The Spaces Between
Relics from the Conquest
Cast Thy Nighted Colour Off
R A G E
Celestial Cobwebs is inspired by the beautiful image of accumulated dew on the spider's web illuminated by the moon. It is like webs of light sewn together in space by cosmic souls that float and sparkle around the night sky.
I wrote The Spaces Between as an exploration of textural combinations in a serene space. The piece is heavily influenced by the concept that in the hustle of our every day lives that rapidly moves from one moment to the next, we forget to take a step back and enjoy the spaces between those moments, that the journey itself is as important if not more important than the journey's beginning and end. The Spaces Between was commissioned by the Portland Percussion Group.
Relics from the Conquest is a collection of instrumental interludes drawn from my cantata Ballads of the Borderland, a large work that anthologizes a series of cultural perspectives or portraits of life set in the greater Southwest borderland region. These portraits depict childhood memories with a migrant-laborer father, a ghost story, a family tragedy, a master jeweler and metallurgist whose work finds resonance in the soul of the wearer. Through the stories, a curtain is pulled back and something deeper is disclosed. The first movement, “Of Ballads, Badlands, and Banderas,”is the robust, thunderous prelude setting the scene that depicts Hernán Cortés’s fiery march into the heart of the Aztec Empire. The second movement, “Something about the clouds…,” is a lyrical rumination on a poem by Carmen Tafolla that meditates on myths, legends, and the “infinite possibilities” and struggles that lay in the shadows of the Spanish missions, beneath the Southwestern sky. The third movement, “Twilight Echoes,” extends the moods and metaphors of poet Carmen Tafolla’s ode “Something about the clouds…”. In the reverberant echoes one ponders encounters with myths, memories, and spirits, all as they transpire beneath an idyllic sky filled with shape-shifting clouds. The final movement, “The Metallurgist’s Scherzo” is a sonic analogue for the work of master jeweler and metallurgist, Alejandro Sifuentes. Hear in the shifting meters and surface rhythms a depiction of shifting light as it refracts an array of colors from its many angles.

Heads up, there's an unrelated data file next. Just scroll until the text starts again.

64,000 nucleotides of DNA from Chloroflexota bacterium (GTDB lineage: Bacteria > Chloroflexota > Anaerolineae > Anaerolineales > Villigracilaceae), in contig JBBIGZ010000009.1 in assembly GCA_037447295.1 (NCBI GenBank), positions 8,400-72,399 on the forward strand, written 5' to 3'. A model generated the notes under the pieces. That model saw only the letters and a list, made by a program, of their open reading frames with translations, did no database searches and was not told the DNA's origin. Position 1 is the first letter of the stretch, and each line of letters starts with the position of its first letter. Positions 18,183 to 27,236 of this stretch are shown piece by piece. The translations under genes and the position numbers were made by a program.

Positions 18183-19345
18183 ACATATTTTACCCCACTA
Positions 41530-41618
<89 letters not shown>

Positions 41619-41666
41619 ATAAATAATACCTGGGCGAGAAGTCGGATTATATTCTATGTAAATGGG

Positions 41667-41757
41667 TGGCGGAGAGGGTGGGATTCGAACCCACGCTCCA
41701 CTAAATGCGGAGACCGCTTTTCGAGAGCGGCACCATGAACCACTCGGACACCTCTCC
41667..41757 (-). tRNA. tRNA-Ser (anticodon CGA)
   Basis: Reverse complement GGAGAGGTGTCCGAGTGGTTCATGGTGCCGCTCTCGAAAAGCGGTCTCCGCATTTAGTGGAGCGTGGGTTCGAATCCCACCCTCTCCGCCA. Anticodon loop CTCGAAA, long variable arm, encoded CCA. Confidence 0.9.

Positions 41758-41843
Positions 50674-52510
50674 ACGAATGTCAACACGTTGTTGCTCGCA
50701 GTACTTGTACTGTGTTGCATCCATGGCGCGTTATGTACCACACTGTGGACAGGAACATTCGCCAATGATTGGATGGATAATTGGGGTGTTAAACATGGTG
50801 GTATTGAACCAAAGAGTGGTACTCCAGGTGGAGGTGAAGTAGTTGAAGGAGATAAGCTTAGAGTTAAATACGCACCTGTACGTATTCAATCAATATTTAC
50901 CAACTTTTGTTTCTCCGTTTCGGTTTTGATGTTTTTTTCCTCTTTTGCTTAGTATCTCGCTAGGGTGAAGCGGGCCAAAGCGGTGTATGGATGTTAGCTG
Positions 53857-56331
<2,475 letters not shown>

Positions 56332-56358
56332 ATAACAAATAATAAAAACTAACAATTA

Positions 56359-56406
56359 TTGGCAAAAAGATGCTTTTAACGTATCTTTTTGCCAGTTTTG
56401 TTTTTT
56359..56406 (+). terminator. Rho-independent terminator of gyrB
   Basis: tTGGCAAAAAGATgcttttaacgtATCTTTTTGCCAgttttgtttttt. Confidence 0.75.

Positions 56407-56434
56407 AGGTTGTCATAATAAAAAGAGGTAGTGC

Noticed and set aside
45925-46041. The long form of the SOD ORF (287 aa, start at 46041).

Cast Thy Nighted Colour Off - In Hamlet, the Queen is trying to encourage her son to get over the loss of his father, and she instructs him to “Cast Thy Nighted Colour Off,” referring to his black garments. But Hamlet responds, telling her his grief is more substantial than something a person might wear. Grief is not something one can simply throw aside. It is lived. I composed this piece as an expression of my grief. It is a visceral piece, but highly organized, where rhythmic motives are words translated from Morse Code. For example: RAGE (.-. .- --. .), and LOVE (.-.. --- …- .)
Velvet - Composed as the world was reemerging from Covid restrictions, Velvet represents part indulgence and part reboot of my creative process. The piece progresses through several rotations, or cycles, of material that continually evolve, revisiting ideas both simple and complex and casting them in new contexts. Composed both for live performance and for a film celebrating Musiqa’s twentieth anniversary season, the piece allows room for deep, rich timbres and long, lyrical melodies that I find particularly attractive.
RAGE is an expression of generational discontent. The piece borrows heavily from the rhythmic and metrical language of metal in an attempt to capture the perpetual frustration of young people with the generation(s) who have come before. Thus frustration is nothing new; in a 1789 letter (quoted in the score), Thomas Jefferson wrote to James Madison, “Then no man can, by natural right, oblige the lands he occupied, or the persons who succeed him in that occupation, to the payment of debts contracted by him. For if he could, he might, during his own life, eat up the usufruct of the lands for several generations to come… and then the lands would belong to the dead, and not to the living.” Commissioned and premiered by Contemporaneous. Premiered at the DiMenna Center for Classical Music, New York, NY (April 2019).